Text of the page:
Suella Braverman: ‘Well Emma, you clearly are an expert in research and the facts of what’s happening on the ground right now and in a very relevant way to the questions that we’re facing as a country. And I think some of the statistics that you mentioned there were really enlightening, very contrary to the headlines and the media image of how radicalisation might occurs and the factors that might lead up to it so thank you for sharing that knowledge. I’d like to open it up to the audience and our speakers are very happy to take questions. So if you can state your name and if you’re representing an organisation, that would help and your question.’

Questioner 1: ‘Good Afternoon, Paul Pidgeon from a national newspaper in the Middle East. Particularly Lord Carlile, laws are one thing but the application of them is quite another as you alluded to in the control rooms. When you took over in the 9/11 period, there were a covenant of security and very much a different prevailing attitude towards security at the time. Now with the case of Shamima Begum I was wondering if you could comment on how that process has developed over time and now that meaning of security is now fully dead’.

Lord Carlile: ‘Now national security has developed out of all recognition. In 2001, national security was not part of the national defence strategy. Now national security is an integral and very important part of the national defence strategy. If you look at the last three Defence Reviews, you’ll see it there. So its kind of interwoven with policing and the international activities of the military who are obviously involved in gathering a great deal of intelligence. Also, since 2001, indeed since the Terrorism Act (2000) there has been accretive legislation which has added to the law criminal offences which twenty years ago, we might not have expected to become criminal offences. Offences of association, encouragement, incitement, facilitation, down to providing bead and board for terrorists. Now I happen to think that’s right, provided that the prosecution authorities, who have a very important role in our unwritten constitution, exercise their discretion, as they generally have in counter-terrorism work, in a responsible and proportionate way. But it does worry people, and I do understand this, that they can be prosecuted for not very strident association and support of terrorists. I’m not sure it shouldn’t happen, I actually approve of the law but I think we have to be careful in the way in which we exercise such laws and those of us who are barristers (and there are two of us here) know, if you ask a jury to convict something on what they don’t like as a law, they’re quite liable not to do it. So you know, we need to maintain respect for the law. That said, I’m content to maintain the law as it is. The Shamima Begum case, and there a number of other cases like it, have shown the problem we face, particularly when other countries don’t adhere to international law. In her case, she is entitled to Bangladeshi nationality under Bangladeshi law. I know a lot about the Bangladeshi legal system, I’ve had to deal with it. Unfortunately, the current Bangladeshi government, and just look in and around the latest Bangladeshi election, the current government has absolutely no interest in the rule of law at the present times and they will say ‘well we’re not going to recognise her Bangladeshi nationality’. That said, if I were her I wouldn’t go to Bangladesh because if you’re a terrorist there you’re quite liable to be shot without trial in Bangladesh at the moment. So we’re then left in the situation in which by law shes not stateless and people like her are not stateless because the British Nationality Act (1981) states that if you’re entitled to nationality of another country then you can have your British nationality removed but de facto she becomes stateless. So the challenge to the courts is what is the Supreme Court going to say when the Home Secretary is almost certainly right in his interpretation of the law, as advised, but she is de facto stateless. And I suspect, though I would never want to second guess the decision of the Supreme Court, I would guess the Supreme Court would be tempted to say the nationality law is trumped by the Human Rights position. There’s certainly a risk that that would happen.’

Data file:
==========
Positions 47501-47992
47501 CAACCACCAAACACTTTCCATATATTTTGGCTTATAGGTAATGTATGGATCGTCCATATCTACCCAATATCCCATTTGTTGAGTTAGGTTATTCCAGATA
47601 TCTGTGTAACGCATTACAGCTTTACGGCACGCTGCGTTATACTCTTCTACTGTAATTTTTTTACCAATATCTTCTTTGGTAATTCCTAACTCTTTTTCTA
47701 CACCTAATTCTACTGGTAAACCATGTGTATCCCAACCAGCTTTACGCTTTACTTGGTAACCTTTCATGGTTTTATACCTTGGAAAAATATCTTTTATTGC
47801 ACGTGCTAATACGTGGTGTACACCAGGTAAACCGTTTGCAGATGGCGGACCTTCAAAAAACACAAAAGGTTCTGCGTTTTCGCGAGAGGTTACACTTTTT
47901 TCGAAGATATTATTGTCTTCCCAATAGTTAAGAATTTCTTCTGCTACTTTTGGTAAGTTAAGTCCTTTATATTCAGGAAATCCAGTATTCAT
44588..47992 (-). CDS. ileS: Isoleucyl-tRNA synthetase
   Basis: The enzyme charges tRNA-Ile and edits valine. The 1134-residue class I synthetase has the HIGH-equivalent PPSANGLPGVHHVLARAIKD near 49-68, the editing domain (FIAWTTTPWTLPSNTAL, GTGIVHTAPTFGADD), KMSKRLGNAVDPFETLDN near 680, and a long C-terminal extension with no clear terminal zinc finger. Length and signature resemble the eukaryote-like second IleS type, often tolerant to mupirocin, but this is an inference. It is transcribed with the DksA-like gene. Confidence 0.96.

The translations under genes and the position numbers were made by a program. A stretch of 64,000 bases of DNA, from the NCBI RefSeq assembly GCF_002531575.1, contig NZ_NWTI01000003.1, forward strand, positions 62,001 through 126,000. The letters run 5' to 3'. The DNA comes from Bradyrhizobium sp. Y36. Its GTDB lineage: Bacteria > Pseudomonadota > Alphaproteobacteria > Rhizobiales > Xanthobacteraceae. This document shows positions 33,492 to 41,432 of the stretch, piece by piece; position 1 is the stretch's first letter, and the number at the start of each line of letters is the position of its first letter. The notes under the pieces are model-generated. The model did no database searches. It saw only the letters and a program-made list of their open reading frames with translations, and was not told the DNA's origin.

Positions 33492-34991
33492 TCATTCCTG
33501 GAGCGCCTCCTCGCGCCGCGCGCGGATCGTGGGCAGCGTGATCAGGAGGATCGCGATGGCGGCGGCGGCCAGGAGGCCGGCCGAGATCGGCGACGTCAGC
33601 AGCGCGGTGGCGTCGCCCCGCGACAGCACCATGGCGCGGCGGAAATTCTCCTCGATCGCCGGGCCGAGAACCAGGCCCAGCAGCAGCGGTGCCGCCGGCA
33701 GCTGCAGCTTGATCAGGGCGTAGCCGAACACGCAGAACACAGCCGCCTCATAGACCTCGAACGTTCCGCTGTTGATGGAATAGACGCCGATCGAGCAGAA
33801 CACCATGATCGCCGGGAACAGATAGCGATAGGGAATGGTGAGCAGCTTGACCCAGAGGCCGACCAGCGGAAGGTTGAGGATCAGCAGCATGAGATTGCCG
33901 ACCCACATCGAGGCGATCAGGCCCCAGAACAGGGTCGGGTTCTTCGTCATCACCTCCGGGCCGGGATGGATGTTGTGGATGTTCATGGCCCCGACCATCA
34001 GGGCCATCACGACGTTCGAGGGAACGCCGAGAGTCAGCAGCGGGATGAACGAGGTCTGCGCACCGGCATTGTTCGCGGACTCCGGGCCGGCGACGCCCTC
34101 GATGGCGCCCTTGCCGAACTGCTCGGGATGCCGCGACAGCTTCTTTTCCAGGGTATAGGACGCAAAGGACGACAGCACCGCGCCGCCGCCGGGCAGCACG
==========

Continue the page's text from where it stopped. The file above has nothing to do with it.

Suella Braverman: ‘Emma, if you could give a few thoughts’

Emma Fox: ‘Of course, the only other thing I’d add is that it seems we ‘got lucky’ with Shamima Begum because she does have dual citizenship but I think we really have to grapple with the fact that there are going to be plenty more cases like her and we may not be so lucky in those particular situations. And we do need to strengthen our legal system to deal with the very real threat of returning foreign fighters who are British and don’t have anywhere else to go and the legally we just aren’t able to make them stateless.’